Score = 3 Stars (***) Out of 4 Stars
A cash-cow genre with a multitude of sub-categories (aliens, superheroes, supernatural, fantasy, time travel, horror, et. al.), science-fiction has and always will be a dependable staple for the movie industry. Generally cheap to make and almost always making a tidy profit, sci-fi also enjoys a rabid core fan base which will see anything with a science fiction angle.
Limited only by a writer’s imagination (hopefully checked with logic), the bounds of believability for sci-fi enjoy a wider berth than other genres, yet the lion’s share of what major studios produce these days has already been done in various forms many times before and in some ways “The Vast of Night” is no different.
However what it may lack in originality is more than made up for an almost purposeful abandonment of the sort of technological overload and whiplash editing which generally makes most modern sci-fi play out more like a high-end interactive video game without the interactive element.
Divided into three distinct sections, the movie takes place on a single late autumn night in the fictional city of Cayuga, New Mexico in the early 1950s. The town’s sole high-school is hosting the first basketball game of the new season and everyone in town is there.
Everyone that is, save for plucky Fay (Sierra McCormack) and the chain-smoking Everett (Jake Horowitz). She’s a part-time telephone operator and likely a freshman; he’s a night-fly disc jockey and probably a senior.
Fay and Everett meet up at the gym during the pregame but leave soon after and spend the next 15 minutes talking to the locals in the parking lot and the nature of their banter indicates Cayuga is a place where everyone knows everyone else’s business.
During this stretch and the following quarter hour, the pair never stops talking and deliver overlapping dialogue at such a rapid breakneck pace, you get the feeling the screenplay could have been penned by David Mamet or Aaron Sorkin and perhaps directed by Robert Altman.
Working on their first feature together, writers James Montague and Craig W. Sanger and director Andrew Patterson display the assurance of seasoned pros. The only indicators that this is a rookie effort are the shoestring budget and the lack of a big-name cast which, in some ways, is a major plus.
The entire first act is done with a single shot and the camera becomes an ominous silent character which turns otherwise throwaway exchanges into a foundation for something far sinister.
The phone and radio stations are a stone’s throw away from each other – something which comes in handy in the second act. The filmmakers take even more chances by switching over to traditional camera angles, giving the two leads far less to say and filling most of the time with a lengthy story delivered by a disembodied man on the phone.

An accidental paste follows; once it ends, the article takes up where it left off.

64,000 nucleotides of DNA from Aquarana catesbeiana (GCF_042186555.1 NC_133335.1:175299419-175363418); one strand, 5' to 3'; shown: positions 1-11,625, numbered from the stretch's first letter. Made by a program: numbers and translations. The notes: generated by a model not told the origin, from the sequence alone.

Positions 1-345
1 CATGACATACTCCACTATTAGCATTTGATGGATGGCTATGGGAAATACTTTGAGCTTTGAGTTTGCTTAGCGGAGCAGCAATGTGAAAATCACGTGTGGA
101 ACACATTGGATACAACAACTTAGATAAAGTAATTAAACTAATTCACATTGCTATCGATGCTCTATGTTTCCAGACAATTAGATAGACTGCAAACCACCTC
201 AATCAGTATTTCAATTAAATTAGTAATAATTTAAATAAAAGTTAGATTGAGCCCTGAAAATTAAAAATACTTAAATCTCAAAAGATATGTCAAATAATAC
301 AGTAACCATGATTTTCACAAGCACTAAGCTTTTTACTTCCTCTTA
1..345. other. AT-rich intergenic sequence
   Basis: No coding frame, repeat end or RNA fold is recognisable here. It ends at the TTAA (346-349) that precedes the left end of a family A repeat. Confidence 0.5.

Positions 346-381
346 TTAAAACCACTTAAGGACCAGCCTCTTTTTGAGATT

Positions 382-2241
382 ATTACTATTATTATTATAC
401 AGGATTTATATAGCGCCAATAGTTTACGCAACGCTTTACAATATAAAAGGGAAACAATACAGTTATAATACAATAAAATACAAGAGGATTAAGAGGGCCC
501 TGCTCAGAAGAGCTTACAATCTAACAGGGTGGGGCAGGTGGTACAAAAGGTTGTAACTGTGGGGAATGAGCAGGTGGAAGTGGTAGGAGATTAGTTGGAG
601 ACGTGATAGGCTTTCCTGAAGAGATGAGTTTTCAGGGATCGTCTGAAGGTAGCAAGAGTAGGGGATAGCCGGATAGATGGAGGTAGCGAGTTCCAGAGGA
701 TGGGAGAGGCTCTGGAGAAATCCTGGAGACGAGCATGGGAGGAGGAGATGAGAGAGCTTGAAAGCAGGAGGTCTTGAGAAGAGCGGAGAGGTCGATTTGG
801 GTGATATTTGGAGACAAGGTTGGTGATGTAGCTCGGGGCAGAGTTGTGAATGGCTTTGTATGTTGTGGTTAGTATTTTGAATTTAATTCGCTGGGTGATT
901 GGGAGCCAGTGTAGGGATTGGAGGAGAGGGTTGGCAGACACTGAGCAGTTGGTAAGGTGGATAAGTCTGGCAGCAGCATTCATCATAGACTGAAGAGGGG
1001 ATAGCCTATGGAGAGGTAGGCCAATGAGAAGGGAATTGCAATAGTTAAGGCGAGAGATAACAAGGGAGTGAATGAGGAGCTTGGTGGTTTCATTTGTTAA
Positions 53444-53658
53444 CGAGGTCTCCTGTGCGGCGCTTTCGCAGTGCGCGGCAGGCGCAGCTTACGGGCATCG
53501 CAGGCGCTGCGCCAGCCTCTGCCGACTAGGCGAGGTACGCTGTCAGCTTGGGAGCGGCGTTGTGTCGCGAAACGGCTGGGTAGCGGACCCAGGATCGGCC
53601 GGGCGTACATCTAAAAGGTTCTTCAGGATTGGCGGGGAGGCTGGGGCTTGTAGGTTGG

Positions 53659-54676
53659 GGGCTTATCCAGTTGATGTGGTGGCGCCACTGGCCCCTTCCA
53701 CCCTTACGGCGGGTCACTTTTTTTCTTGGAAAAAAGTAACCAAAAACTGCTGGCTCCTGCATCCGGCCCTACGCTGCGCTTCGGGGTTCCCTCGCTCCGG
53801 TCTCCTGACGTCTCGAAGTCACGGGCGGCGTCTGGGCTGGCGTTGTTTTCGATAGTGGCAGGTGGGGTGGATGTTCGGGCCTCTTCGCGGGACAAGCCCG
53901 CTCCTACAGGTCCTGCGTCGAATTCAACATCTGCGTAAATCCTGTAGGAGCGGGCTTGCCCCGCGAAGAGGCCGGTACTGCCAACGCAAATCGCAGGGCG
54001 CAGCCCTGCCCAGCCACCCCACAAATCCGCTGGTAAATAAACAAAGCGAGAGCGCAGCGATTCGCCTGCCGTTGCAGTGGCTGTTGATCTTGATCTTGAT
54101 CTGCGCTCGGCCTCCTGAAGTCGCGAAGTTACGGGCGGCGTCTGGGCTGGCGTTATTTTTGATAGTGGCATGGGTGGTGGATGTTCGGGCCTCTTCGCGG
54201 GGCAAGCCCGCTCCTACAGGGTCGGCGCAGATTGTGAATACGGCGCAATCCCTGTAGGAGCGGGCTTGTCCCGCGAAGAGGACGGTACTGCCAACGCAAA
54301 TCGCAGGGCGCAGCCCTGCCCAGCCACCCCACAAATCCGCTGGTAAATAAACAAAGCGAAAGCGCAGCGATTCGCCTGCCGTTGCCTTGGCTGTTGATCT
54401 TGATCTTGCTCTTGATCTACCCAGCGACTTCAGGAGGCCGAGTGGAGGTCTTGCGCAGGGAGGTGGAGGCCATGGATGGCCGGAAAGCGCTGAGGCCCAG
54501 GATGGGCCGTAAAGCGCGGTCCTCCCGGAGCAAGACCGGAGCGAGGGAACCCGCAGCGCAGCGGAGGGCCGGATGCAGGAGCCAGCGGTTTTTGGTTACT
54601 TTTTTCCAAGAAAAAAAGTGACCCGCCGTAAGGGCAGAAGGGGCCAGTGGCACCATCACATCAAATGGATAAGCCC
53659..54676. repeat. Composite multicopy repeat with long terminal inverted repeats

His name is Billy (voiced by Bruce Davis) and he speaks with a tentative draw, claiming he’s got nothing to hide and maybe he doesn’t, but his calls keep ending abruptly.
By this point in the 89 minute affair, we’ve got two chunks of a movie which have little to do with each other and the sci-fi content has barely registered. Those looking for big thrills and chills and others perhaps lacking patience are going to find the entire venture to be a huge waste of time. These impressions will be given further credence with the arrival of Mabel (longtime character actress Gail Cronauer) at the start of the third act.
Beginning in the same manner as Billy, Mabel has a similar tale of menace and woe, but when she shows up in the flesh, the movie finally hits full stride, but still in a slightly stilted, highly atypical manner. Some questions are answered yet more are brought up and it’s pretty clear even the ending will not sufficiently clear everything up – and that might just be the point.
When all is said and done, "The Vast of Night" is movie where the journey is the destination.
Throughout the narrative, Patterson distorts the images to make it appear we’re watching it on a really bad black and white tube TV and the movie starts as an episode of "Paradise Theater" which we know is a direct rip-off/homage of CBS's "The Twilight Zone" because we hear narration by an announcer sounding an awful lot like Rod Serling.
[If you’ve never heard of Serling, you might want to skip the movie entirely].
The vintage/throwback effect continues with the actual release of the film where it will be made available at select drive-in theaters across the country on May 29, followed by streaming accessibility on Amazon Prime.
The best part of the movie is watching how confident Patterson and the writers are with their material. Going so "vintage" in this manner right out of the gate was a bold move, but then again, most first films only lead to other great ones down the road when big chances are taken early on. It will be interesting to see what Patterson can come with when working with a bigger budget and a broader palate.
Originally from Washington, D.C., Michael Clark has written for over 30 local and national media outlets, is currently the only newspaper-based film critic providing original content in the Atlanta Top 10 media marketplace and co-founded the Atlanta Film Critics Circle in 2017. Over the last 25 years, Mr. Clark has written over 4,000 movie reviews and film related articles and is one of the scant few conservative-minded U.S. film critics. Read Michael Clark's Reports — More Here.
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